Alas, there would be no more fishing today as our take-out and family reunion celebration awaited at Bare Farm Cabin around a few more bends. A welcome breeze blowing up the river cooled us as the temperature hit 72 by 1 pm. I told my son this was a day to recall whenever things got a little tough for him. I was glad I put a couple Macanudos in my overnight bag because later that evening, as men often do when they are in a festive mood, he and I would regale the adventure with a celebratory cigar.
If you are looking to experience a small Virginia smallmouth river and combine comfortable, private accommodations, give this Destination File a shot.
Maury River Float Trips
Goshen WMA to VDOT Wayside Distance: 2.5 miles — This trip begins at the DWR access at the “swinging” bridge that crosses the river. There is a gravel parking area and gently sloping bank to access the river. CAUTION- This reach of river through the Goshen Pass contains multiple Class II-IV whitewater rapids and should only be navigated by experienced whitewater paddlers. One (100yd) stretch of Class IV rapids is known as the “Devil’s Kitchen”. Take out on river right at the VDOT wayside on Route 39. There is ample parking, picnic tables, a pavilion and portable restrooms at this location.
This float offers beautiful scenery of the Goshen Pass Natural Area Preserve. Much of this section of river is stocked with hatchery trout by DWR, October-May. Bean’s Bottom / Route 631 (Furrs Mill Road) to Jordan Point Park (Lexington) Distance: 2.5 miles — Put in on river left on the upstream side of the bridge. You will have to carry your kayak or canoe down a fairlysteep gravel path to get to the river.
Parking is limited at this site and vehicles should be parked off the shoulder of Route 631 on the east side of the bridge. The one “obstacle” that paddlers should be aware of on this section is the 3 foot high Lexington Water Department Dam located just downstream of the confluence of Whistle Creek.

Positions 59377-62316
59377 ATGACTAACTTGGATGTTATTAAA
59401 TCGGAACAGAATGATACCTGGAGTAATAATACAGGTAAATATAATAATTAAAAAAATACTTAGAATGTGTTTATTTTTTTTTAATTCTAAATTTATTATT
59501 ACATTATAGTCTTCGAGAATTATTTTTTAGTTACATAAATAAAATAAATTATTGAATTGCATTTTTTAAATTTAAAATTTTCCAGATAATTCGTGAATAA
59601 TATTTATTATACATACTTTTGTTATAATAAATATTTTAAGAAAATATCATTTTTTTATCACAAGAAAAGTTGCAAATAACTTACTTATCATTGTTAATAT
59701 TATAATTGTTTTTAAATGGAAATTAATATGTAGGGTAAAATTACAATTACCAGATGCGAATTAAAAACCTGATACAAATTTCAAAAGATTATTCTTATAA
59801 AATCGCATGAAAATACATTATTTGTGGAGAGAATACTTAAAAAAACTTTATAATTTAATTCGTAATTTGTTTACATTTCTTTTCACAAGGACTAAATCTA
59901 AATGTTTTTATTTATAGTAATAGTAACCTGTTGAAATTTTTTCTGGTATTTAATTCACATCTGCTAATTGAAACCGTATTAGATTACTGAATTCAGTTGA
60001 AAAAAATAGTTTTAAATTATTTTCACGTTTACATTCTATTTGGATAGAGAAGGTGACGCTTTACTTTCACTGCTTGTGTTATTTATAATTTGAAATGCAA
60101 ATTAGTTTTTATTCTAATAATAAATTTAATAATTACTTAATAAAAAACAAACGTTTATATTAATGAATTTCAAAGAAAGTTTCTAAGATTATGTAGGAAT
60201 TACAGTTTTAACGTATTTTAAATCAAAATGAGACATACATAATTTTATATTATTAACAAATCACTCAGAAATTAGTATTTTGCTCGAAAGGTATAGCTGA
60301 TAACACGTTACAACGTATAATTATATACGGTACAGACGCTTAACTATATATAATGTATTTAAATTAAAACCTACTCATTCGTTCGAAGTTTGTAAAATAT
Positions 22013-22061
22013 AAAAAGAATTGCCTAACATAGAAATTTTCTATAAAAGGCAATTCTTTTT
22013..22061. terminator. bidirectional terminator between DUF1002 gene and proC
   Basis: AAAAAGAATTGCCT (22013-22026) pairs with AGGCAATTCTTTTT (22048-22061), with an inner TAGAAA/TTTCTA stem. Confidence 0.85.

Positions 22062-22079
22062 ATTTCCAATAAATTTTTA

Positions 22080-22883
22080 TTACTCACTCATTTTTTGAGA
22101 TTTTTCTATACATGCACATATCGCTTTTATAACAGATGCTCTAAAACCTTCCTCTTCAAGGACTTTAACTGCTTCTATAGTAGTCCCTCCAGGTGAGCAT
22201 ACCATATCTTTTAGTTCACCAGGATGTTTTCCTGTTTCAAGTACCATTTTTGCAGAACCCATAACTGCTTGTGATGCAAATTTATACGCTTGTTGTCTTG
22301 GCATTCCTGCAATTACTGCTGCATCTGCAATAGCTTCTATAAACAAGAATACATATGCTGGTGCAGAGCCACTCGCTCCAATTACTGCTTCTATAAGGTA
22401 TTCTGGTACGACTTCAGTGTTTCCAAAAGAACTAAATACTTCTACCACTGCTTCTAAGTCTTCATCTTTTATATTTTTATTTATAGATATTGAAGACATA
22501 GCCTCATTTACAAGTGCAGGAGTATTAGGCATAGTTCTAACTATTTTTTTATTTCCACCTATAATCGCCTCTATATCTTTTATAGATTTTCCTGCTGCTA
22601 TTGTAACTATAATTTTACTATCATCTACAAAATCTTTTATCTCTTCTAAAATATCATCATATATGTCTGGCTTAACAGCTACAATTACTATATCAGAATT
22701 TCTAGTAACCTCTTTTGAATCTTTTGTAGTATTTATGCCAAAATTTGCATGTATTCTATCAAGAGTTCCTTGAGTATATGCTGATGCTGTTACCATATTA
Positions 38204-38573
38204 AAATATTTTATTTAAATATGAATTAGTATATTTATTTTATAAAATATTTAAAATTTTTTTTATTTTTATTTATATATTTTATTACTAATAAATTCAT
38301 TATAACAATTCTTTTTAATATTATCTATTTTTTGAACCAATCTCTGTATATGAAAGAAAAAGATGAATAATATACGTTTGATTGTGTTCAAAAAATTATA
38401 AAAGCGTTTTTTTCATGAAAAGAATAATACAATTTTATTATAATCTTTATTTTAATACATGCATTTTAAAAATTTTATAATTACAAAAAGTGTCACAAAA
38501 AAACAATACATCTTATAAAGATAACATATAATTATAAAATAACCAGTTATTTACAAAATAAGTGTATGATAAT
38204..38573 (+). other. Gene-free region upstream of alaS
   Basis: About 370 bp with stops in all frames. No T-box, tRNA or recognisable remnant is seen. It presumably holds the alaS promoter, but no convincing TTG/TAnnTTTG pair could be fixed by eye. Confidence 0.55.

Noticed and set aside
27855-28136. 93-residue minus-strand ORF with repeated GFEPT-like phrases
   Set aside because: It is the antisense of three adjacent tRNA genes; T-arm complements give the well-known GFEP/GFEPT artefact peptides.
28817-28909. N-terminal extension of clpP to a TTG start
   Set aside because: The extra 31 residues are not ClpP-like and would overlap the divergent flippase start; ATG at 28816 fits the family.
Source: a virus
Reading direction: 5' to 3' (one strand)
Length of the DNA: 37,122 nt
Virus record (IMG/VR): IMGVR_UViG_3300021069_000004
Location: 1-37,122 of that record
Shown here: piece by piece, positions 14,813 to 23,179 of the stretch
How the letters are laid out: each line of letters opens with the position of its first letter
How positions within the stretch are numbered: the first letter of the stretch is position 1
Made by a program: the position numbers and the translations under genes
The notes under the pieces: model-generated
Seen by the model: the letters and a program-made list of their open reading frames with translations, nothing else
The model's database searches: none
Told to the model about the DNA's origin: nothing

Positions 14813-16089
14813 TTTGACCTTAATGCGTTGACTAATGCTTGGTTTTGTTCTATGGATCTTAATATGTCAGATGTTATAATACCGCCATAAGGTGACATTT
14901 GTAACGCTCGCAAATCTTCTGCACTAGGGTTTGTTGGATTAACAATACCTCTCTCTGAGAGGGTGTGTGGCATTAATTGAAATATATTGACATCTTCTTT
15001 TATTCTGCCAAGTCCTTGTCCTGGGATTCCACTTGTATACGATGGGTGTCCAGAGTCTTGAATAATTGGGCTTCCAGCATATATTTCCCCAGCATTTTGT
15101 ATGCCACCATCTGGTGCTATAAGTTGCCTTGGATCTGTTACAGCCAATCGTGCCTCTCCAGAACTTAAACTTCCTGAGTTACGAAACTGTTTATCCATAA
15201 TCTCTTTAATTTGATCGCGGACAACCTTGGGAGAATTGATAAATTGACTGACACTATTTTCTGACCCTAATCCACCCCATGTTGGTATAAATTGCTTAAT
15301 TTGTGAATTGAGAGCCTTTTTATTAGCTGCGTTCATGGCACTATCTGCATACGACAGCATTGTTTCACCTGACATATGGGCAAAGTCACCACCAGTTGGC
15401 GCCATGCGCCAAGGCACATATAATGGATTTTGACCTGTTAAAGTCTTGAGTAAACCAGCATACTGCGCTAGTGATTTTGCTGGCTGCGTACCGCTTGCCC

Take out on river right at Jordan Point Park upstream of the Route 11 Bridge. There is ample parking and restrooms at the park. The park is only open sunrise to sunset. Jordan Point Park to Ben Salem Wayside Distance: 6 miles — This is one of the more popular stretches to paddle on the Maury River. Put in at the north end of the park on river right. There is ample parking and a gentle-sloped bank to launch your boat. Remember the park closes after dark. There are also restrooms located at the entrance to the park. This section of river contains several Class I-II rapids and the remnants of a few old locks and dams leftover from the historic batteau navigation days in the mid 1800’s. At the take out (on river right) you will have to carry your boat up a steep, grassy hill about 100 yards to the road. Ben Salem Wayside to Route 60 DWR Access Distance: 1.5 miles — Put in at the Ben Salem Wayside along Route 60. Park your vehicle in one of two small lots or off the shoulder of Route 60. You will have to carry your boat down a steep, grassy hill about 100 yards to the river. This is a relatively short float, but the last half mile is flatwater created by Moomaw Dam 200 yards downstream of the take out point. Take out is on river left just upstream of the Route 60 Bridge. This is also a trailhead for the Chessie Nature Trail, which runs north from the parking area. Glen Maury Park (Buena Vista) to Miller’s Dam (River Road) Distance: 7 miles — This is a great float with lots of awesome fish habitat. There is ample parking and a grassy bank to launch canoes, kayaks, or rafts just on the upstream side (river right) of the Route 745 Bridge. There is also a handicapped-accessible concrete landing at this site. Paddlers will encounter several Class I-II+ rapids on this reach and the remains of several old dams. These old “broken” dams (Edmondson’s Dam, Goose Neck Dam, Devil’s Step Dam) contain large chunks of concrete and swift currents. Paddlers should scout the areas before running these rapids or “walk” their boats around these hazards. Take out is on river left at the remnants of Miller’s Dam (the take out is immediately upstream of the old lock). This is not an easy place to launch a canoe or kayak as the bank is steep and undeveloped. Parking is adjacent to River Road (SR 663) and limited space can only accommodate 6-8 vehicles. Due to the limited parking at Miller’s Dam, you may want to use this access primarily on weekdays. Miller’s Dam (River Road) to Locher Landing (Glasgow) Distance: 5 miles — This is a very mild and straightforward float. Paddlers will only encounter a few “riffles” and 2-3 Class I rapids in this reach of the lower river. Put in on river left at the remnants of Miller’s Dam (immediately upstream of the old lock). This is not an easy place to launch a canoe or kayak as the bank is steep and undeveloped. Parking is adjacent to River Road (SR 663) and limited space can only accommodate 6-8 vehicles. Take out on river right just downstream of the Route 130 Bridge. There is ample parking and a concrete ramp at Locher Landing. Due to the limited parking at Miller’s Dam, you may want to use this access primarily on weekdays. Glen Maury Park (Buena Vista) to Locher Landing (Glasgow) Distance: 12 miles — This is a long float and could take 6+ hours to complete, depending on the flow of the river. The first half of the trip is where you will find the best fish habitat and paddling challenges. There is ample parking and a grassy bank to launch canoes, kayaks, or rafts just on the upstream side (river right) of the Route 745 Bridge. There is also a handicapped-accessible concrete landing at this site. Paddlers will encounter several Class I-II+ rapids on this reach and the remains of several old dams. These old “broken” dams (Edmondson’s Dam, Goose Neck Dam, Devil’s Step Dam) contain large chunks of concrete and swift currents. Paddlers should scout the areas before running these rapids or “walk” their boats around these hazards. Take out on river right just downstream of the Route 130 Bridge. There is ample parking and a concrete ramp at Locher Landing.